Friday, December 23, 2022

A Sister by Bastien Vives

Antoine is about thirteen, the older of the two sons in his family. He's a bit on the small and quiet side, preferring to draw with his brother Titi than to do more rambunctious things. As this bande dessinee begins, he's in the backseat of the family car, heading to a beach house for the usual summer vacation. We get the sense this is a comforting routine, the latest of many years that are all much the same. Antoine isn't outgrowing it yet, but maybe he year, or the year after.

His parents get a call on the way down: a family friend, Sylvie, has had a miscarriage. Antoine more-or-less understands, hearing parts of a story in a moving car while other things are happening. And two mornings later, when the family is still settling into their summer house, there's a teenage girl sleeping in the other bed in the room Antoine and Titi share. This is Hélène, Sylvie's only child: she and her mother are going to be spending the next week or so with Antoine's family.

Hélène is three years older than Antoine, and they've barely ever met before. And now she's supposed to spend the next week with these two younger boys, doing...what? That's the story here: the what.

Bastien Vivès named this book A Sister, but that's a puckish title, based on a comment in that first scene. Antoine's mother mentions that she too had a miscarriage, about three years before Antoine was born, and so he could have had an older sister. That sister would have been about Hélène's age, but a teenage boy's relationship with a slightly older attractive girl who he sees mostly in beachwear and in their bedroom - and who he has no previous connection to - is vastly different than brother/sister.

The rest of the book tells the story of Hélène's visit - all from Antoine's point of view, mostly focusing on the two of them. Titi is usually lurking about, though - no one can ever get rid of annoying younger brothers. Antoine and Hélène start out not knowing anything about each other, and don't really talk deeply, as teenagers often don't. But they have a connection, pretty quickly, forged by the usual teenage risk-taking (cigarettes, bottles of wine semi-stolen from a beach event, hanging out with the local kids, some furtive sexual exploration mostly driven by Hélène). And they seem roughly compatible, at least for this summer, these few days - they mesh well together comfortably and tend to make good decisions together, at least with regard to the wild local kids.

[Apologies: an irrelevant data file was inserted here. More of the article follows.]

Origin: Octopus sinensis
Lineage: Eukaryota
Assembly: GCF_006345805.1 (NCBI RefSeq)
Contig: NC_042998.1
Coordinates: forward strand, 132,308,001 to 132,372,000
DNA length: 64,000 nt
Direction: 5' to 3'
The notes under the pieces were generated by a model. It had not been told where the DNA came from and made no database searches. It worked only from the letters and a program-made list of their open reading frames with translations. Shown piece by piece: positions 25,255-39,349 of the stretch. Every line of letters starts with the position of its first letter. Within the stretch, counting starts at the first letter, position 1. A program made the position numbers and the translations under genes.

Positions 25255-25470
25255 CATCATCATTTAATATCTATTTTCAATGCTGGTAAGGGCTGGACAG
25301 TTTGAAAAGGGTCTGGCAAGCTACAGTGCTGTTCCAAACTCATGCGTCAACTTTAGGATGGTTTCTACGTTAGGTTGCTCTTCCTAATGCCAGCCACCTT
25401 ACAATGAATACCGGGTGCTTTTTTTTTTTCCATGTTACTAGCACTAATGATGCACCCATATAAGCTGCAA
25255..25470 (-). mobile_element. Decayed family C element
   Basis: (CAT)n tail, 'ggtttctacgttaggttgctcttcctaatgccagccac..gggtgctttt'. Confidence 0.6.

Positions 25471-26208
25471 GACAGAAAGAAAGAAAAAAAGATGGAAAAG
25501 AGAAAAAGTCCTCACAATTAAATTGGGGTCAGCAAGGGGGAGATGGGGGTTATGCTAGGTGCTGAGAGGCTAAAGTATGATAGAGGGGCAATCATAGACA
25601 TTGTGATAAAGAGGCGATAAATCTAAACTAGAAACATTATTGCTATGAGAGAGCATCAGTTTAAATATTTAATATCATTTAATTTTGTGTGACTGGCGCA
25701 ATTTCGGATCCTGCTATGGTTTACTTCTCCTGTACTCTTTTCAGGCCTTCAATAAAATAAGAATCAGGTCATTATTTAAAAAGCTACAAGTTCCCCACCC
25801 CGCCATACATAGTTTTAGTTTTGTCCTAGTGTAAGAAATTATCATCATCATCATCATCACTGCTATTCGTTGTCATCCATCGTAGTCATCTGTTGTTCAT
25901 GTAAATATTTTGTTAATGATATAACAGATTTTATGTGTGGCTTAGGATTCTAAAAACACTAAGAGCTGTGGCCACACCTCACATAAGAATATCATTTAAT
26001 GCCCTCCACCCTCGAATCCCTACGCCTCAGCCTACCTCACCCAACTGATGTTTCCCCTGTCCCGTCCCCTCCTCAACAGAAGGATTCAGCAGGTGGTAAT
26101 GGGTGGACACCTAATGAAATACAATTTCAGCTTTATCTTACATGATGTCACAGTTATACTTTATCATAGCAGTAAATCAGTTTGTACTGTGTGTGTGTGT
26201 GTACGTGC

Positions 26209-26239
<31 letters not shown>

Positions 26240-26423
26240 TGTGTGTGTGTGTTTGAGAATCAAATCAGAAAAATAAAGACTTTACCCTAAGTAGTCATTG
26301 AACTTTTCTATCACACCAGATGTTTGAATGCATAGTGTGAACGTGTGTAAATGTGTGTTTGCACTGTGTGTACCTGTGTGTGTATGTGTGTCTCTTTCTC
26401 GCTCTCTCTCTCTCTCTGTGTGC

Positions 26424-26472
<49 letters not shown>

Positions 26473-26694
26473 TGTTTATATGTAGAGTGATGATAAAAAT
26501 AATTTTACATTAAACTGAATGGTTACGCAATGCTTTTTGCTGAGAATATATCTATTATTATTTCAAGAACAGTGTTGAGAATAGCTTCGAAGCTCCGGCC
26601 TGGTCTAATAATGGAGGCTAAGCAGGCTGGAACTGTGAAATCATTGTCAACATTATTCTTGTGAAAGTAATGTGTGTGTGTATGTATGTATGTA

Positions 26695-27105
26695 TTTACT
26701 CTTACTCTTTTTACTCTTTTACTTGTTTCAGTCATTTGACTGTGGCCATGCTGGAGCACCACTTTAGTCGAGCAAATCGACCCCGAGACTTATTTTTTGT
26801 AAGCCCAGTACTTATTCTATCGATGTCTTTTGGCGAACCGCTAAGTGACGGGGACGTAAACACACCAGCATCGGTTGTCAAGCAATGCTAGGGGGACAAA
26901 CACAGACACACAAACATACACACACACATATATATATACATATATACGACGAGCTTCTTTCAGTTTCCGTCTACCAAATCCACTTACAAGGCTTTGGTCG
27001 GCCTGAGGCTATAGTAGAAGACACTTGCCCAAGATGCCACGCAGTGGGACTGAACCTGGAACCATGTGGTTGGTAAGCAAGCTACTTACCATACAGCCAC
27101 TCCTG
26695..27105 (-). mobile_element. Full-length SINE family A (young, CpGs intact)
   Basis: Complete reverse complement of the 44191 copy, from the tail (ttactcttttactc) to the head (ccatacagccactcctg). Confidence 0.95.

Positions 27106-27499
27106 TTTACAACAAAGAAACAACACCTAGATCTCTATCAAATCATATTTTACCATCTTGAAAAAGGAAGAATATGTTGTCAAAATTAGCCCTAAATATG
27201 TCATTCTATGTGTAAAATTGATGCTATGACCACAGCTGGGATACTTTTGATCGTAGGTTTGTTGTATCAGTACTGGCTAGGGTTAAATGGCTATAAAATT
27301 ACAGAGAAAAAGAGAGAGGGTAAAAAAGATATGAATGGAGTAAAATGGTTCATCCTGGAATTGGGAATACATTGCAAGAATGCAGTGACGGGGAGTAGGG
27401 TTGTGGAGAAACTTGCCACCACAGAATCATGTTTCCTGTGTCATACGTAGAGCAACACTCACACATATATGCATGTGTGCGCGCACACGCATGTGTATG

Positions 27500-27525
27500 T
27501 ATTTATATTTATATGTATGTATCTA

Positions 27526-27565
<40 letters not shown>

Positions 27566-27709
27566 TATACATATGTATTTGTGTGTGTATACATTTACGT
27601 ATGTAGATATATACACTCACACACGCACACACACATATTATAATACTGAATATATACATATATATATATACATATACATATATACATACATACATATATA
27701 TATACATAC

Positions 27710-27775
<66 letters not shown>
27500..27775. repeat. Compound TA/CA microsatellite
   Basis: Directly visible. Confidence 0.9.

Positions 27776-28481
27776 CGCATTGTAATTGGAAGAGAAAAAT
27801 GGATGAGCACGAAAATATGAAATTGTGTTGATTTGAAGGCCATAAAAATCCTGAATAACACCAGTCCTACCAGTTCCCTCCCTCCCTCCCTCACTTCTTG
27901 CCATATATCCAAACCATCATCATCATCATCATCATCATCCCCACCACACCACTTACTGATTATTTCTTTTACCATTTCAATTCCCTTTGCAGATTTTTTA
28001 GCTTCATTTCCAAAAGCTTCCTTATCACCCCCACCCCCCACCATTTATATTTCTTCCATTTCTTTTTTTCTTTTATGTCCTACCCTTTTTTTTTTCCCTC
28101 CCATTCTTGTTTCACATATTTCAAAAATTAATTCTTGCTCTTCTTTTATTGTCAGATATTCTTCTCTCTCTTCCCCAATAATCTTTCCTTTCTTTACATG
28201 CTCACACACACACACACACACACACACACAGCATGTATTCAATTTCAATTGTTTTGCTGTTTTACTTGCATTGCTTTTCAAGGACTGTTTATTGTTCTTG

And it ends when Sylvie and Hélène leave, long before the end of summer. We know Antoine and his family are spending two months in this beach house; we're pretty sure less than one of those months have passed. The summer is nowhere near over. But this isn't the story of a summer, it's the story of a relationship - what happened between Antoine and Hélène.

We don't know if Antoine ever sees Hélène again. We think this is roughly autobiographical, based on what we know of Vivès, but we have no idea if there is a "real" Hélène.

We also don't really know what Hélène thinks of all of this: we see her through Antoine's eyes, and he may be thoughtful and observant, as befits a budding artist, but he's also thirteen and besotted with her. A book from her point of view could be quite different from this one.

Vivès has a soft grey-wash art style here, much like his The Blouse, and I find his artistic eye is similar as well: there's something slightly chilly about it, as if the camera were another character, choosing things to show for its own purposes. Antoine is central here, but not quite the viewpoint: we mostly understand what he's thinking, without being told explicitly, but he's still thirteen: he doesn't entirely know what he's doing, or wanting, or thinking.

Like The Blouse, this is a book with interesting depths, one that tells its story in a naturalistic, mostly cinematic way. I see this book has already been made into a movie, along with a couple of other Vivès works: he strikes me as a creator very well-suited for adaptation into film.

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